Reviews of Mary Queen of Scots Way
From a review by Sean Makin
Paul Prescott, the author who also devised the route, takes walkers on a very scenic tour of a part of the country that many walkers will never have seen.
The route passes through many places with a connection to one of the best known members of historic Scottish royalty – Mary Queen of Scots. The author includes a well written overview of the life and death of Mary Queen of Scots which helps readers unaware of her tragic story to understand her connection to the walk.
The guide book is designed for the walker and is printed onto water resistant paper which is spiral bound in a fashion that allows walkers to keep it open easily at the stage they are walking. There are plenty of full colour photographs from the route throughout ...
A few of the sections route are also overlaid onto a photograph to allow the walker to orientate themselves with the landscape which is something I have only seen in a handful of guide books and is nice way in aiding navigation and should be used more. There are also little interesting snippets scattered throughout the guide which are enjoyable to read and again connect walkers with the route’s namesake.
The Mary Queen of Scots Way is a excellent long distance walks across Scotland and the author has created a walking route that I am sure many will enjoy for years to come.
Read the full review, with photos, online at Walk Fife
From an online review by Richard Morgan
One thing I love about these books: if you get to a tricky spot, the author knows you might have a problem so on a picture taken from the path, they have superimposed the route so you can hold it up and visualise your route. Genius!
The full review appeared on Richard's blog
From a review by John McHale of Grough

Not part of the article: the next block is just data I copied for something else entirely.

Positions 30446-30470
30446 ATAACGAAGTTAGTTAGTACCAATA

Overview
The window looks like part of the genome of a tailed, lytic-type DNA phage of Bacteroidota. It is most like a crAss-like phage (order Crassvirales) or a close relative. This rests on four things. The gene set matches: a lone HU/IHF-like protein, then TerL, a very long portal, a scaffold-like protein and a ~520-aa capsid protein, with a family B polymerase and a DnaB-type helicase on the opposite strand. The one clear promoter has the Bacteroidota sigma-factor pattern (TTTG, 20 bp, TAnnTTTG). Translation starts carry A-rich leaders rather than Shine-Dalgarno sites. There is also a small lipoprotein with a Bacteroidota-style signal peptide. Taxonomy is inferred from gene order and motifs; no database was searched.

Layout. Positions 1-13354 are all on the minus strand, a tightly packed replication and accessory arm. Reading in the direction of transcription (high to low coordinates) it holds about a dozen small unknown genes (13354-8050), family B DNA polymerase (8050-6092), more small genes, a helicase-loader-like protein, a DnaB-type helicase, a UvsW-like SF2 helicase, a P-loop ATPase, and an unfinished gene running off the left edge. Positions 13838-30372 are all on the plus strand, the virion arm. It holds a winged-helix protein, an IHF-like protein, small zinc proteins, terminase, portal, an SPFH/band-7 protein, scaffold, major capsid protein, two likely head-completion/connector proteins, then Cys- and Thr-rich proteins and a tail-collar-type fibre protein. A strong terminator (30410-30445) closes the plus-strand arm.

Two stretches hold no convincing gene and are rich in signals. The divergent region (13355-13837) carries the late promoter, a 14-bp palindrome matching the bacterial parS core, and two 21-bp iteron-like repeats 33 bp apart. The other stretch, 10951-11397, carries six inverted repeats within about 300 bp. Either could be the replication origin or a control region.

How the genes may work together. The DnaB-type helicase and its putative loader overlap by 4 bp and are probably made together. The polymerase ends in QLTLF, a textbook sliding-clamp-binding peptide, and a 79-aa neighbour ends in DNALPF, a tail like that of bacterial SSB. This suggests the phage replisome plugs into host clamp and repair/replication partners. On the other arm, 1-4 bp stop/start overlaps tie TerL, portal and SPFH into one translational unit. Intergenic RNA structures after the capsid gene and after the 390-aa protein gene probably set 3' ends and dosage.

The Mary Queen of Scots Way is a 172km (107-mile) route across Scotland produced by munro-bagger Paul Prescott.
The walk, from Arrochar in the West to St Andrews on the Fife coast, passes through places with a link to Scotland’s last queen, who met a grisly end in 1587.
Paul Prescott, who has summited more than 200 Munros, has been researching and compiling the route since 2006. The guide ... has a detailed route description with photographs and overlays, a map of the route at 1:110,000 scale in six drop-down panels, and is printed on water-resistant paper.
Read the full text on Grough.
From an online review by Walkhighlands
The route is intriguing and should appeal to walkers wanting a fairly low level, accessible, multi-day walk with the satisfaction of crossing the country as well as being able to stay in interesting places, many of which have castles or other historical sites to explore ...
Printed on robust water-resistant paper and spiral bound, the guidebook has a good selection of photographs and enough background information on wildlife and history as well as good practical pointers on transport, accommodation, taking dogs etc, to whet your appetite for the route and enable you to plan a trip properly.
See Walkhighlands for the full review
From an online review on Undiscovered Scotland
Although this is a new walk, the instructions show every sign of having been carefully checked by actual users. When combined with excellent photography, in some cases with an overlay of the route to be followed, the result is a guide that inspires confidence in the reader.
The book shares all the features we have come to know and appreciate from other Rucksack Readers: including waterproof paper, a robust spiral binding, and a fold out route map. Add in an introduction which covers planning issues such as accommodation and terrain and you really do end up with everything you need in order to begin to dream of crossing Scotland by a new route that we suspect will become very popular over time.
The book also includes a biographical section about Mary Queen of Scots, and ... the route of the walk visits a number of places associated with her during her time in Scotland.
See Undiscovered Scotland for the full review
The Mary Queen of Scots Way stretches across central Scotland from coast to coast, linking many places associated with Mary Queen of Scots. It runs for 107 miles (172… more about Mary Queen of Scots Way »